Unplanned machine downtime is the time a machine is not operating against its scheduled run time. Not operating equipment that is down when it should be operating restricts the volume of products that make it to market, which means lost sales from product that could not be delivered on time. It also elevates a safety concern because it turns attention to reactive maintenance, increasing the chance of workers working above their capability in effort to return equipment back to production as quickly as possible.  

Other tangible concerns such as training, overtime, performing non-standardized job tasks and increased job stress from "catching up" once the machine is returned to production are just a few of many concerns associated with machine downtime.  In addition, special attention should be paid to equipment used to protect safety (e.g. emergency generators, lighting, emergency cooling systems, water, stack emissions equipment) since their reliability is critical. 

3. Equipment Root Cause Investigations Completed  

Understanding failure at the level of its root cause(s) is imperative for a sustainable preventative maintenance program. Maintenance personnel need to be problem solvers and through their work, make the plant and equipment more reliable. Just as with any robust safety process where we want to understand human loss, we should have the same interest in understanding loss in other parts of the work system that pose a threat to the safety management system.   

4. Exposure Hours Lost for Emergency and Safety Work Orders 

Understanding the level of human interaction with equipment is important. This is a measure of how much unplanned emergency work is performed and usually is captured as work exposure hours required to keep equipment in operation. As such, it is a good measure to use in understanding how far out of control the process has drifted from a preventative approach. With tangible indicators gained by root cause and system failure analysis, the organization quickly can reduce the number of exposure hours and improve the maintenance process and machine reliability.  

Preventive maintenance assures optimal working conditions and conserves the life span of the equipment. It preserves time and allows for a structured approach to work for everyone involved, from production input to product output to the customer. A second and more important benefit for safety is that well-maintained machines are safe machines to run and by keeping them running and maintained, you provide a safe environment for your workers.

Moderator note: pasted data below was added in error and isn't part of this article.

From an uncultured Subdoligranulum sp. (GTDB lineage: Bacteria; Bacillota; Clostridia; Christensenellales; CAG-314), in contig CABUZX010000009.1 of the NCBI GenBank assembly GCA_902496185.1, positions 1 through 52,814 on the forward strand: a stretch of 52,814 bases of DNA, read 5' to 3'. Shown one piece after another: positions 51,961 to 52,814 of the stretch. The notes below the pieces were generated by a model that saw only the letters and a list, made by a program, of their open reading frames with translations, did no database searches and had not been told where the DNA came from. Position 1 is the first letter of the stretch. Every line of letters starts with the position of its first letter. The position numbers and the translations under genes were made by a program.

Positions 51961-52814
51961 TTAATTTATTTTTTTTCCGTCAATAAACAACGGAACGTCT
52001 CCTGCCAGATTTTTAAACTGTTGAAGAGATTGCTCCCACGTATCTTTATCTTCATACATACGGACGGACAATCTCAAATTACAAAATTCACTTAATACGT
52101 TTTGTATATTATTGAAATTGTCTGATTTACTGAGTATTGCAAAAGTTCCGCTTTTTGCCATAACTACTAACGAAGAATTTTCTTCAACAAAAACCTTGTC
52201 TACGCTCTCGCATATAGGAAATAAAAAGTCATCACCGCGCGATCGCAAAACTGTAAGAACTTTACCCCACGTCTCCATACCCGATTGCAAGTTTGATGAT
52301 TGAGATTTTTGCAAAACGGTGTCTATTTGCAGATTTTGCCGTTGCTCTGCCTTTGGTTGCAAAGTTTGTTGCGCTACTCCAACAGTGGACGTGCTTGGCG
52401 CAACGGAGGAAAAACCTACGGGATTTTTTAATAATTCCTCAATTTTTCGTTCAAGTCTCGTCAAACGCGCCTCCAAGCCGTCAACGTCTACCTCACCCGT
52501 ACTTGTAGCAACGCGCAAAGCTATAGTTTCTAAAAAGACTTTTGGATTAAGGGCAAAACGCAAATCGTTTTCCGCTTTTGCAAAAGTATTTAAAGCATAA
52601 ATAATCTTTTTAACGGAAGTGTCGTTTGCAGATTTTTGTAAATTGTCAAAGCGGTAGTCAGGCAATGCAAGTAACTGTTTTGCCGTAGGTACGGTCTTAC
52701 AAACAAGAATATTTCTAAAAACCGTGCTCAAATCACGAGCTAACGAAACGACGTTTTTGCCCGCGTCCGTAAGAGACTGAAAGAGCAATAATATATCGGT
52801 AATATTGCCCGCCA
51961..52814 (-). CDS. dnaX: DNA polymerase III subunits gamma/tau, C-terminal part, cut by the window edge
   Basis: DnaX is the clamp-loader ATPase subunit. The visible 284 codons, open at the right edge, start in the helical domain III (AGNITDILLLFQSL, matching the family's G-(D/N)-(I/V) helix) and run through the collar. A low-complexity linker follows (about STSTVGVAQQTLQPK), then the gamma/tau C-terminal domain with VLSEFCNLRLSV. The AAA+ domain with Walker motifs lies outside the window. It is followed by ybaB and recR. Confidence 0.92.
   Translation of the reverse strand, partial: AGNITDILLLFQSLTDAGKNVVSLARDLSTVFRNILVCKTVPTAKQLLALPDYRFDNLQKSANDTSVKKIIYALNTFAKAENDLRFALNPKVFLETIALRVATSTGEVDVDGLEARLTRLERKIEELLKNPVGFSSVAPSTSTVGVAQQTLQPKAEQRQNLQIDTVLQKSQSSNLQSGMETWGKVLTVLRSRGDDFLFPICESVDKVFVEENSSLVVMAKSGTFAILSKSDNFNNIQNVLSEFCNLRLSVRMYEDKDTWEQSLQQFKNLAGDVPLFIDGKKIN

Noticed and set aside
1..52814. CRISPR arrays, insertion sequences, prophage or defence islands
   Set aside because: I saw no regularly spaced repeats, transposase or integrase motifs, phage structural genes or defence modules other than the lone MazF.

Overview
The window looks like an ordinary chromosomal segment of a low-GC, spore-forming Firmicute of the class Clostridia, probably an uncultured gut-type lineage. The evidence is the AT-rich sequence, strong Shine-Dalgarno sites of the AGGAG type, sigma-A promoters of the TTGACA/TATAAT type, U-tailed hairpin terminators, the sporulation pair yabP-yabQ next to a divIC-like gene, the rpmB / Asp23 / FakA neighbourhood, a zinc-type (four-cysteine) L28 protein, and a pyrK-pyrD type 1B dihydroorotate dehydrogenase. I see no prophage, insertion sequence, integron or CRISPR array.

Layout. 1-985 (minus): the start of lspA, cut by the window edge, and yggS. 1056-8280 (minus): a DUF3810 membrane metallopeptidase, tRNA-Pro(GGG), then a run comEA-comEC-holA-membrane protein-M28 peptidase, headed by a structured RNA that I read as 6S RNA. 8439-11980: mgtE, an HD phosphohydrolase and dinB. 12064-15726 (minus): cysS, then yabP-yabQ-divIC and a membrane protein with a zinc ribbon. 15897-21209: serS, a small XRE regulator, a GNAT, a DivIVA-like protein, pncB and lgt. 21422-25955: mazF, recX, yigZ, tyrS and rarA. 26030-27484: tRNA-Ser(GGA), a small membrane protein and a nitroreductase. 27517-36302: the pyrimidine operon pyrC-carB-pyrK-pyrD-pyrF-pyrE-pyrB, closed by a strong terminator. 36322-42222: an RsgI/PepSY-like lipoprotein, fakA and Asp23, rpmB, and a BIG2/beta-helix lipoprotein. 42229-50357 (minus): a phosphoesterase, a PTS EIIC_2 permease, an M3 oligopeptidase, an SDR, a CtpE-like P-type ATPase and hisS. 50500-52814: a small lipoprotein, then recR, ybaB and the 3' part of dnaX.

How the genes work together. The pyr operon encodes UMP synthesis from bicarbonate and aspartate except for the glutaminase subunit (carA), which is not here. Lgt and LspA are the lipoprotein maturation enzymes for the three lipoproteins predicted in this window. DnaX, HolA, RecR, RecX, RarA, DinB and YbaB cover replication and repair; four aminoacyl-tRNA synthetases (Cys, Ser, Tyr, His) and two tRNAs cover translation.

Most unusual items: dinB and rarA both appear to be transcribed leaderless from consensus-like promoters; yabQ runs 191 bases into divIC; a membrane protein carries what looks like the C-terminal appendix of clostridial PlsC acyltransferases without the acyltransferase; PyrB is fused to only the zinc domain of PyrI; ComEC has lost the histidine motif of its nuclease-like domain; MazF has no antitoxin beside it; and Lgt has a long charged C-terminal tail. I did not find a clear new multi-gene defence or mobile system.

To attain safety excellence, we all must realize that safety is but one part of an overall management system and sustainable safety success literally hinges on the success of how the overall management system acts.  

Connect with Scott on Linkedin by clicking HERE

Please click on these links to read some of Scott’s articles:

What you need to know about EHS auditing best practice

Laser-Focused Safety Vision

The 5 Basic Principles of HOP (Human and Organizational Performance)

Hear Scott’s thoughts about demonstrating the commitment to EHSQ here:

Top Management: Demonstrating Your Commitment to Safety

Scott Gaddis: A Leader Cares for Employee Health & Safety and the Protection of our Natural Resources 

About the Author: Scott Gaddis, Vice President, Global Practice Leader, Safety and Health

Scott Gaddis, Vice President, Global Practice Leader, Safety and Health at Intelex Technologies. He has over 25 years in EHS leadership experience in heavy manufacturing, pharmaceuticals and packaging industries. Before joining Intelex, Scott served as Vice President of EHS for Coveris High Performance Packaging, was Executive Director of EHS at Bristol-Myers Squibb, and was Global Leader for Occupational Safety and Health at Kimberly-Clark Corp.

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July 03, 2018 @ 11:47 AM EDT Manufacturing, Chemical, Construction, Energy - Oil and Gas Health & Safety, Operations, Risk Management